A Psychological Look at the Survivalist Persona of “Mrs. Linde” from a Doll’s House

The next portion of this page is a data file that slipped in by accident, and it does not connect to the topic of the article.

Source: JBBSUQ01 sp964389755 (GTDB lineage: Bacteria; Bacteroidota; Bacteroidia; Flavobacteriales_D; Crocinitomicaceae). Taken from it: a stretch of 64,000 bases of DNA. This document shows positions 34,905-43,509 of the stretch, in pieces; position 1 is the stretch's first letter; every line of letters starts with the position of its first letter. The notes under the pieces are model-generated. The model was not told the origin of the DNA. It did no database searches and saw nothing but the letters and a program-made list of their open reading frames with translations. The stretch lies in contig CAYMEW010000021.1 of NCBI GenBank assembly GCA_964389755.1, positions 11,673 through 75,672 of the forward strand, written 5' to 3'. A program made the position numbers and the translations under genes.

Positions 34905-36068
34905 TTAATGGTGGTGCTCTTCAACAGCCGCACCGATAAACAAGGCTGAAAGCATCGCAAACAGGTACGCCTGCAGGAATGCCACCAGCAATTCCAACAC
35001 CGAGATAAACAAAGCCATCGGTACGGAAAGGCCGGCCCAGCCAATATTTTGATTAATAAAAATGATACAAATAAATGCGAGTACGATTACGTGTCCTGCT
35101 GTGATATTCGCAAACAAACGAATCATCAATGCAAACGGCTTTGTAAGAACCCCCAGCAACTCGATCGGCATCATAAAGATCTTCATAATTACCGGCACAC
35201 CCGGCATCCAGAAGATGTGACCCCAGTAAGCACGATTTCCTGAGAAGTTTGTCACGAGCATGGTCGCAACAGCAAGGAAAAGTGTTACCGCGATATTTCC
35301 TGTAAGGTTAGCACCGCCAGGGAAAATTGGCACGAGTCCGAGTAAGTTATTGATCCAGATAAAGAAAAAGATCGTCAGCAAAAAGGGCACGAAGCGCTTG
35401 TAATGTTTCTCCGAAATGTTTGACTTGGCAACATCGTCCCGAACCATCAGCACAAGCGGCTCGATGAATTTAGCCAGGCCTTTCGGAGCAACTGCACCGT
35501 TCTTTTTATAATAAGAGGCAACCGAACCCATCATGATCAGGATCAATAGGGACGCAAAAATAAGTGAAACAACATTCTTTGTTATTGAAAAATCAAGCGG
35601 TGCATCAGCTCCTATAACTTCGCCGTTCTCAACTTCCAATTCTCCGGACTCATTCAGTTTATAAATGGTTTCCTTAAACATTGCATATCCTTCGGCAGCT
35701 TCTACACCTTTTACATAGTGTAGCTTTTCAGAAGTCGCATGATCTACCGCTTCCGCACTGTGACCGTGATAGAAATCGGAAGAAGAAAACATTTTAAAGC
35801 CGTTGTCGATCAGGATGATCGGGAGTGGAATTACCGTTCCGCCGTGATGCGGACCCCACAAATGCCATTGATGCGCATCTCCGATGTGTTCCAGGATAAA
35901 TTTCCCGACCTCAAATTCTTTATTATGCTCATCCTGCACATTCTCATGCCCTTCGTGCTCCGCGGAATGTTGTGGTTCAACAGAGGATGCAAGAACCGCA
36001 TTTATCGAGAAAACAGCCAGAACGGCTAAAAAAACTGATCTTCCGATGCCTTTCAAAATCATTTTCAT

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A Psychological look at the Survivalist persona of “Mrs. Linde” from A Doll’s House Mrs. Linde is an immoral survivalist on a quest to provide for her family and attain her aspirations through whatever means are present. At first Mrs. Linde acted selflessly by rejecting her own desires in order to save her family. However, that changed when she was no longer responsible for her family. Mrs. Linde was then able to attain her personal desires, to work and care for others, without worrying about any family obligations. Mrs. Linde has been through a lot in her life, which has made her a tough woman with a rough facade. When she explains why she married without love, she says to Nora, “My mother was alive then, and was helpless, and I had to provide for my two younger brothers; so I did not think I was justified in refusing his offer” (809). Mrs. Linde also tells Krogstad, "I have learned to act prudently. Life, and hard, bitter necessity have taught me that" (841). It’s here that she explains to Krogstad that she had to sacrifice their love for the sake of her family. Mrs. Linde shows strength of character when she forgoes happiness to face the reality of having to provide for her family. Unlike Nora, Mrs. Linde didn’t have the option to simply seek happiness in life. She had married a young man of wealth that could support her family when she was younger. She remained away until she no longer had any responsibilities and her husband of necessity had died. Her actions here are motivated only by the need to survive. Mrs. Linde no longer had a husband to support her; therefore, she had no income and needed to go search for a means to provide for herself. This displays a corrupted sense of morality. Mrs. Linde has taken these events, marriage and returning home, that should have been looked upon as choices purely based on emotion and degraded them

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